# Machine Learning Approaches to Macroeconomic Forecasting.

Forecasting macroeconomic conditions can be challenging. Accurate forecasts require an approach complex enough to incorporate relevant economic data but focused enough to exclude irrelevant data. Most forecasters attempt to balance focus and complexity with one of two approaches: aggregating forecasts from professional forecasters into a consensus prediction or using statistical modeling techniques typically specialized for time-series data. However, both approaches involve discretionary choices about data and methods. Although forecasters underpin the choices they make about models and complexity with economic intuition and judgement, these assumptions can be flawed.Machine learning approaches, on the other hand, automate as many of those choices as possible in a manner that is not subject to the discretion of the forecaster. Indeed, optimizing a model without assumptions or judgement is a central issue of study in machine learning. In this article, I apply machine learning techniques to find an optimal forecasting model for the unemployment rate. After identifying a model that is not subject to discretion or assumptions, I compare the forecasts obtained from the machine learning model to forecasts obtained through traditional forecasting approaches. My experiments show that when supplied with diverse and complex data, the machine learning model can outperform simpler time-series models as well as a consensus of professional forecasters, with better performance at shorter horizons. In particular, experiments show that a machine learning model can identify turning points in the unemployment rate earlier than competing methods, suggesting that it can provide forecasters with more guidance about cyclical fluctuations than a consensus or autoregressive forecast.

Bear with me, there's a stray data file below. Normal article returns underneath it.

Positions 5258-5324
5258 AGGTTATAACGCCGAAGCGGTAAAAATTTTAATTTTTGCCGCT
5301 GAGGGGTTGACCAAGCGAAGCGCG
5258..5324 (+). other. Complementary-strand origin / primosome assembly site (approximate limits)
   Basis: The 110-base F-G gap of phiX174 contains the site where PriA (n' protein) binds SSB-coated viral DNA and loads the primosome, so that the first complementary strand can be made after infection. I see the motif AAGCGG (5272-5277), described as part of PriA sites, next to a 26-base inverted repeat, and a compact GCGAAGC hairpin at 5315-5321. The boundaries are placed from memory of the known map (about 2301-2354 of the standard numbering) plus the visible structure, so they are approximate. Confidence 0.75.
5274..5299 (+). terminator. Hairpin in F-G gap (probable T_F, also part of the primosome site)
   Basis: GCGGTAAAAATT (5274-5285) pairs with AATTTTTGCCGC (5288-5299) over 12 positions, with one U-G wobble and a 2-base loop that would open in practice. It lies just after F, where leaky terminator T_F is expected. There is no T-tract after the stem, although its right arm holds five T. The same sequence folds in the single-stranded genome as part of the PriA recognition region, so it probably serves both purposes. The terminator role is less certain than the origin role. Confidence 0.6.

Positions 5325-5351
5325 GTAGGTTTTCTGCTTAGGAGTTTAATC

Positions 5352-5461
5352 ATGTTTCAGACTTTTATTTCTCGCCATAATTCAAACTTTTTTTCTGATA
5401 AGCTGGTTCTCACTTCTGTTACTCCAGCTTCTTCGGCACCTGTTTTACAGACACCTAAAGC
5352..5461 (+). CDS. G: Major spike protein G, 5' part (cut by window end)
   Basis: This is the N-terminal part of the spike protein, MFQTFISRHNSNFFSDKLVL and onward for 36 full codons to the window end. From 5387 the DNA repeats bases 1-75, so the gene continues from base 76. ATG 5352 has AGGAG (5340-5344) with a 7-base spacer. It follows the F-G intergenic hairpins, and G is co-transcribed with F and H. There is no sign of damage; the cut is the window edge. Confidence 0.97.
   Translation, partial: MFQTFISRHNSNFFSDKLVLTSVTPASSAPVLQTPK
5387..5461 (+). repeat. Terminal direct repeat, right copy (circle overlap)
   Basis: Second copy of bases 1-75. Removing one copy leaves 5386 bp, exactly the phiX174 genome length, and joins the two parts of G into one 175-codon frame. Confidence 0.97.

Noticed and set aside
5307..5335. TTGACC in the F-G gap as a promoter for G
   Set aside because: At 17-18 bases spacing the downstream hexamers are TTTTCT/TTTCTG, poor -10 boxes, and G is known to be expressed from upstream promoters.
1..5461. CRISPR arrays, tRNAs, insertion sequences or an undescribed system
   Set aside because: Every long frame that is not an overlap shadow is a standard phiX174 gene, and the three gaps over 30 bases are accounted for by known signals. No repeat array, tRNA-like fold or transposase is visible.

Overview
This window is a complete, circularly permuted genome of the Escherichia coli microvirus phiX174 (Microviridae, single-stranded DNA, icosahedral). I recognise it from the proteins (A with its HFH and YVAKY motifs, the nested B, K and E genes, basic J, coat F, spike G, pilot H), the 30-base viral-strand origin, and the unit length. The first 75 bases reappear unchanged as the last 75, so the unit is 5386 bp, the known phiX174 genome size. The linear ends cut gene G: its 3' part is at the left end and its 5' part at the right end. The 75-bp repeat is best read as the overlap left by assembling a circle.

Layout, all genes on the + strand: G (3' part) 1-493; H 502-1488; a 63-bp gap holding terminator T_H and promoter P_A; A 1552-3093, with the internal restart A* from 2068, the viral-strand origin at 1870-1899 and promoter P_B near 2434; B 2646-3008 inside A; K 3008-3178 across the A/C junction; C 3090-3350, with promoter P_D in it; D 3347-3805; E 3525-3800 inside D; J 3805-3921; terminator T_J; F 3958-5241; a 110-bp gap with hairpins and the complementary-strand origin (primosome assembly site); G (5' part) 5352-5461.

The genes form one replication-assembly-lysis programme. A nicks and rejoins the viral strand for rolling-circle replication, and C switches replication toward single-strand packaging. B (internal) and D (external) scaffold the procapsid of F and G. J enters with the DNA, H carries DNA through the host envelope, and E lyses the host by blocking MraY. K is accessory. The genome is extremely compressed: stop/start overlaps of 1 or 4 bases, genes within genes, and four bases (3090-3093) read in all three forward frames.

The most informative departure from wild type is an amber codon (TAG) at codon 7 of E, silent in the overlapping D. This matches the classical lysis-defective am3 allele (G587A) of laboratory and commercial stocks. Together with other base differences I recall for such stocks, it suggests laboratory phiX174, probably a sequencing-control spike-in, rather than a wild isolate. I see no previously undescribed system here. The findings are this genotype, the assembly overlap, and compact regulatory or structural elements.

Section I reviews the statistical and consensus approaches for macroeconomic forecasting. Section II discusses how machine learning can be used to optimize model complexity. Section III shows that one machine learning model, the Elastic Net, can outperform traditional models at all horizons, detect turning points earlier, and identify variables that can help predict unemployment from among a broad set.